Given the scale of the challenge associated with meeting the UK Government’s Net Zero target, there is good reason for review of the current arrangements with the aim of moving to more strategically planned infrastructure which would ultimately reduce both environmental and financial costs.


7. How well is Government policy supporting innovation in transmission technology to improve the efficiency of electricity transmission?


In order to support the deployment of offshore wind, anticipatory investment and work is needed to ensure grid resilience and stability. This work will be essential to meeting the offshore wind deployment targets in the Sector Deal and making progress towards meeting the Net Zero challenge.


Offshore wind will play a significant role in the UK’s future electricity system, including providing flexibility to the system. Whilst there has been some progress in this area, more needs to be done to unlock the potential for flexibility services from offshore wind in the short and medium term.


Government policy to support innovation in this area should also cover hydrogen and storage co-location.  The current arrangements with offshore transmission mean that generators cannot own the network or station infrastructure where onshore storage assets would be located, removing the co-location aspect of offshore projects. There is still scope for “virtual” co-location, but this would require additional costs, whilst moving storage assets offshore is not feasible.  Thus, prioritisation of a workstream in this area could facilitate access to the potential synergies offshore wind, hydrogen and storage have for improving transmission efficiency.


8. Looking to the future, what can the onshore wind sector learn from the offshore success story?


To date, we have invested in and developed over 1.8 GW of onshore wind projects with a focus on deployment in Scotland. Work by BVG Associates, assessing the economic benefits of onshore wind, based on investment in eight of our recent projects in Scotland, found that there were significant economic benefits to the country based on impressive UK content levels of around 66%.[4]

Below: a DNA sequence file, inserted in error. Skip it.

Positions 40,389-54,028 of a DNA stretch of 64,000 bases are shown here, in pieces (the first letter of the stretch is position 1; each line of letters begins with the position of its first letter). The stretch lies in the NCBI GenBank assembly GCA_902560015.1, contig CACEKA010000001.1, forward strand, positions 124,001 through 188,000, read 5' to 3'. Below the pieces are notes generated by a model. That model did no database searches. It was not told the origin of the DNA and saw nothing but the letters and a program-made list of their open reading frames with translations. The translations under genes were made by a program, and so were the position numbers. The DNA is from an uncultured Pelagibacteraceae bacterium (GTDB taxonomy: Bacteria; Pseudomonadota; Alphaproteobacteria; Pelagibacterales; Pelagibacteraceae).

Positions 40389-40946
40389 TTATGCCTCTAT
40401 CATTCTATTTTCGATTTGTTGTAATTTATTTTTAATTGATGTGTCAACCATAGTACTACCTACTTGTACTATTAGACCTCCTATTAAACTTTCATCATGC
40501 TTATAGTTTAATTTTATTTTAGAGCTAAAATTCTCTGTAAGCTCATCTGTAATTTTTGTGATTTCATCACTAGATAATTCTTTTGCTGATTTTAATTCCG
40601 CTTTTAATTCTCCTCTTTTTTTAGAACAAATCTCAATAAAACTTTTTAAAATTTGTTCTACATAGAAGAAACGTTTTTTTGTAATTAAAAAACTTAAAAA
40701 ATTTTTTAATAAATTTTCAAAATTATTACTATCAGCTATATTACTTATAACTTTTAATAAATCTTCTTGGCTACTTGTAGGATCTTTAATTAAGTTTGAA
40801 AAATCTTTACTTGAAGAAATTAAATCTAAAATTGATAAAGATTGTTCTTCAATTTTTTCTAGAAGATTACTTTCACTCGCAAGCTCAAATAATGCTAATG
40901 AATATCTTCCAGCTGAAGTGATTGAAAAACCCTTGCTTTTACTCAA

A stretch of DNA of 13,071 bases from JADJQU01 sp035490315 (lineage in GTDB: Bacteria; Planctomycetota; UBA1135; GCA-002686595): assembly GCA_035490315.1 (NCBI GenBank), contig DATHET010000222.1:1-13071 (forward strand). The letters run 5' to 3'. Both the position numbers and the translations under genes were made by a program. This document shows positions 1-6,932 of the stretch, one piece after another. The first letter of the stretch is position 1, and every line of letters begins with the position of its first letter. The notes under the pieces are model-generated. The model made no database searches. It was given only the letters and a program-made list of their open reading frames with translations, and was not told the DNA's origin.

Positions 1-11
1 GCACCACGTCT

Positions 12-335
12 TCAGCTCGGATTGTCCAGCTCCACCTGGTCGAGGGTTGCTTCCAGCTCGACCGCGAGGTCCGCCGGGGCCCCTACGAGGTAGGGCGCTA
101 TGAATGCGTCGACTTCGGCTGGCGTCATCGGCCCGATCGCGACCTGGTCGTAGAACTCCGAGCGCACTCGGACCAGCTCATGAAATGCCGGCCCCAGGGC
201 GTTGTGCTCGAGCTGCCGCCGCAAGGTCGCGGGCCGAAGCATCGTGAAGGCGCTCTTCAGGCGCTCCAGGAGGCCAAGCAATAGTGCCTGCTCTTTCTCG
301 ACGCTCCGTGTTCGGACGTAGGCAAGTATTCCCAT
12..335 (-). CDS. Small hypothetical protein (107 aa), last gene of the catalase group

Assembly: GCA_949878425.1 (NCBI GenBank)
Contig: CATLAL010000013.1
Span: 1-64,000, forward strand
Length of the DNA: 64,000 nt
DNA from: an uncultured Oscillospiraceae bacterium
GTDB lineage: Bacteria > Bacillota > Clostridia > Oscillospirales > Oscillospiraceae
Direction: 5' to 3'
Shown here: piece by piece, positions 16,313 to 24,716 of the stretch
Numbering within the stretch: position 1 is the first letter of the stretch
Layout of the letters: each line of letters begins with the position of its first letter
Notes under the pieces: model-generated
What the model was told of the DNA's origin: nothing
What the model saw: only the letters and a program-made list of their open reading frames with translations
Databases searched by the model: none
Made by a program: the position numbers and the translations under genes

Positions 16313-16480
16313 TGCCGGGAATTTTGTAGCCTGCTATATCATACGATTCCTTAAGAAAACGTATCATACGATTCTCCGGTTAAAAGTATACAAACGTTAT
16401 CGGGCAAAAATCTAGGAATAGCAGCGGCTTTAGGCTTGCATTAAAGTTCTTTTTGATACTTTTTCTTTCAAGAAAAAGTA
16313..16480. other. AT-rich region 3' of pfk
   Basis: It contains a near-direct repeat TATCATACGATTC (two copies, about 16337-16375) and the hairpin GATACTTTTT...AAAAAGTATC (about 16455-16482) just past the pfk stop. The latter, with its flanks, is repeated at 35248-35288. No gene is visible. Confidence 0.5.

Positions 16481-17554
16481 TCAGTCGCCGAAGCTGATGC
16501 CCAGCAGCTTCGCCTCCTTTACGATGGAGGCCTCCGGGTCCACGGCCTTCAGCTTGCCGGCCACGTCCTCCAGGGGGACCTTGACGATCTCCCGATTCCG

Onshore wind is now the lowest cost technology for new electricity generation in the UK and we see substantial opportunities for the continued development of suitably located onshore wind projects across Scotland. Independent analysis[5] suggests that a series of five onshore wind CfD auctions of


1GW each could create up to 18,000 jobs during peak construction years, and 8,500 long term jobs during operation, with the bulk of onshore wind projects delivered in Scotland. These projects would have very high local content levels (up to 70%), thereby delivering industrial benefits across the country.


We therefore welcome the UK Government’s announcement that the next CfD auction in 2021 will include auctioning for onshore wind projects.  Building on the success of the CfD programme to date by running a Pot 1 CfD auction for onshore wind and other ‘established’ renewable technologies will be vital to making further progress with power sector decarbonisation at lowest cost whilst delivering jobs and economic benefits across the UK.




9 June 2020

[1] https://www.owic.org.uk/

[2] https://owgp.org.uk/


[3] http://www.lifebrio.eu/index.php/en/

[4] BVGA Associates, Economic benefits from onshore wind farms, September 2017

[5] BVGA Associates, The Power of Onshore Wind, June 2018